IBM Expands Its Hybrid Multi-Cloud Capabilities

eWEEK CLOUD SERVICES NEWS: Cloud Paks a natural extension of IBM’s early work in containers and support for the Kubernetes open source project, which are fundamental parts of the company’s hybrid cloud offerings.

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If you follow enterprise computing, you know that hybrid multi-cloud technologies and solutions are driving many companies’ IT discussions, strategies, plans and implementations. The reasons for that are pretty straightforward; though organizations continue to enjoy the easy access of public cloud, few are embracing those platforms for most or all their IT needs.

In fact, a recent Forrester study found that 85% of respondents are increasing funding for IT infrastructure outside of public cloud. But how and how effectively businesses achieve their hybrid multi-cloud goals is another thing entirely. The vast majority enlist trusted vendors to help them on that journey, but the results of those engagements can vary significantly. That’s why IBM’s recent announcement of new hybrid cloud capabilities spanning its IT infrastructure portfolio is worth investigation.

Let’s consider what the company is doing and how it will impact IBM customers.

The IBM Cloud Pak advantage

Beyond the sheer complexities of implementing, managing and maintaining hybrid cloud environments is the fact that, like organizations, no two projects are completely alike. Even businesses that are ostensibly similar in size, focus and strategy can have significantly different strengths, challenges and goals.

That makes experience and flexibility vital for vendors that aim to assist clients with hybrid multi-cloud. However, just as important are reliably replicating and successfully scaling solutions across customer populations, markets and industries. IBM is taking an especially interesting approach to addressing these challenges via its Cloud Pak solutions and services.

It is reasonable to consider Cloud Paks a natural extension of IBM’s early work in containers and support for the Kubernetes open source project, which are fundamental parts of the company’s hybrid cloud offerings. Cloud Paks take those efforts several steps further with lightweight, modular, enterprise-grade solutions that integrate a container platform and containerized IBM middleware and open source components, including Red Hat OpenShift, that support common services for development and management.

IBM notes that Cloud Paks offer measurable value to enterprises by being:

  • Portable: They can run on-premises, on public clouds or in an integrated system, including hybrid clouds.
  • Open and Secure: They are certified and maintained by IBM to provide full-stack support, from hardware to applications.
  • Consumable: They are pre-integrated for specific use cases and priced so customers pay for what they use.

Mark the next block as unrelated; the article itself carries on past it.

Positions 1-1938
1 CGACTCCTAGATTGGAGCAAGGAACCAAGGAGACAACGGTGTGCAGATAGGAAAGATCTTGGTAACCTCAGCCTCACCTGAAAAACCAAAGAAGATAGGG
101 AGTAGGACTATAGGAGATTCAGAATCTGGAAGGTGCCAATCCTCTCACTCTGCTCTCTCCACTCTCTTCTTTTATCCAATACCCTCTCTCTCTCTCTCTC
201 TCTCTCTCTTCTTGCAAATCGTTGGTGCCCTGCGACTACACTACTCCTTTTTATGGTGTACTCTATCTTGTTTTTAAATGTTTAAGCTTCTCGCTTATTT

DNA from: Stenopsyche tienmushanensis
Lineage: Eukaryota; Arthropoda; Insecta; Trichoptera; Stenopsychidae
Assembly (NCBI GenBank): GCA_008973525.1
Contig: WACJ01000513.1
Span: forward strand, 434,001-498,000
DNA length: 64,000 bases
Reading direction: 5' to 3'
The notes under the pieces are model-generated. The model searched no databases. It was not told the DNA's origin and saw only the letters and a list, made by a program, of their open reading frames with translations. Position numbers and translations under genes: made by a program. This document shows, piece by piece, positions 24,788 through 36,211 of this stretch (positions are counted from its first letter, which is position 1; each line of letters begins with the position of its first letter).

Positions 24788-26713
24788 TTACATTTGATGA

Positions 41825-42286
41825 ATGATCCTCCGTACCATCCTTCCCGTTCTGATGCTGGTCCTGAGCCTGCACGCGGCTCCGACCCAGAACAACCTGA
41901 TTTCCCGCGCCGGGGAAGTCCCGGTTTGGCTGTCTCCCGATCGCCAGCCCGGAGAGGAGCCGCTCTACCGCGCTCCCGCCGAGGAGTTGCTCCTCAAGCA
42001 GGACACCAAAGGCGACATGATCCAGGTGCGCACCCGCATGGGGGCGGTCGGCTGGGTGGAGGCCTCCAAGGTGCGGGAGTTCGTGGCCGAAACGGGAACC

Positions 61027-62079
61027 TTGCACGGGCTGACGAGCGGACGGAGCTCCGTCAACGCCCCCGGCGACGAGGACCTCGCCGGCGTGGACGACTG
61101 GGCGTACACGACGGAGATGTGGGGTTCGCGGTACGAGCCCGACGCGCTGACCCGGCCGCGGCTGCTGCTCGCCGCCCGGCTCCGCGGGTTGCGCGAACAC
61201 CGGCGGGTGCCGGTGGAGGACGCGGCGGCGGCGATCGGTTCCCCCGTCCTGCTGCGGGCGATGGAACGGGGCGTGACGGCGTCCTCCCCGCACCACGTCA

IBM Cloud Paks are available for six enterprise IT use cases: applications, automation, data, integration, multi-cloud management and security.

IBM’s new hybrid cloud capabilities

What did IBM announce that adds significant heft and capabilities to its hybrid multi-cloud strategy and offerings?

First, the company noted how its solutions are gaining traction among IBM customers, including over 100 LinuxONE, Linux on Z and Power System clients that are running mission critical applications on hybrid cloud. Those companies represent industries, such as healthcare, retail, transportation, financial and technology services and the public sector.

Additionally, the company said that many top IBM Z and Power Systems customers are running proofs of concept with Red Hat OpenShift, and over 100 more are ready to begin. Finally, more than 40 clients are already using IBM Storage as a persistent, secure, highly available repository for Red Hat OpenShift.

The company also announced new and upcoming capabilities for implementing hybrid cloud environments with IBM IT infrastructure solutions:

In addition, the company said the IBM Storage Suite for Cloud Paks is expanding support for container-native data access on Red Hat OpenShift which should increase flexibility for continuous integration and delivery for file, object and block as software-defined storage. IBM Spectrum Scale adds a fully containerized client and run-time operator to provide access to scalable data lakes on any Red Hat OpenShift cluster. IBM Cloud Object Storage adds support for the open source s3fs file to the object storage interface bundled with Red Hat OpenShift.

Final analysis

These new solutions and examples suggest that IBM is substantially broadening its cloud solution set while continuing to help customers pursue and successfully complete their implementations of hybrid multi-cloud environments. Those parallel efforts should steadily grow the value of both IBM’s hybrid cloud portfolio and go-to-market strategy.

At the same time, these efforts underscore the importance and opportunities inherent in three key IBM efforts; the ongoing evolution of its homegrown IBM Z, LinuxONE, Power Systems and Storage solutions, the substantial investments the company has made in IBM Cloud and Red Hat, and its longstanding commitment to open source and open systems technologies.

IBM’s leadership position in enterprise-class computing reflects the value and trust that business organizations have historically placed in the company’s solutions. Its solutions for hybrid multi-cloud computing highlights the path forward IBM sees for itself, its customers and business computing.

Charles King is a principal analyst at PUND-IT and a regular contributor to eWEEK.  © 2019 Pund-IT, Inc. All rights reserved.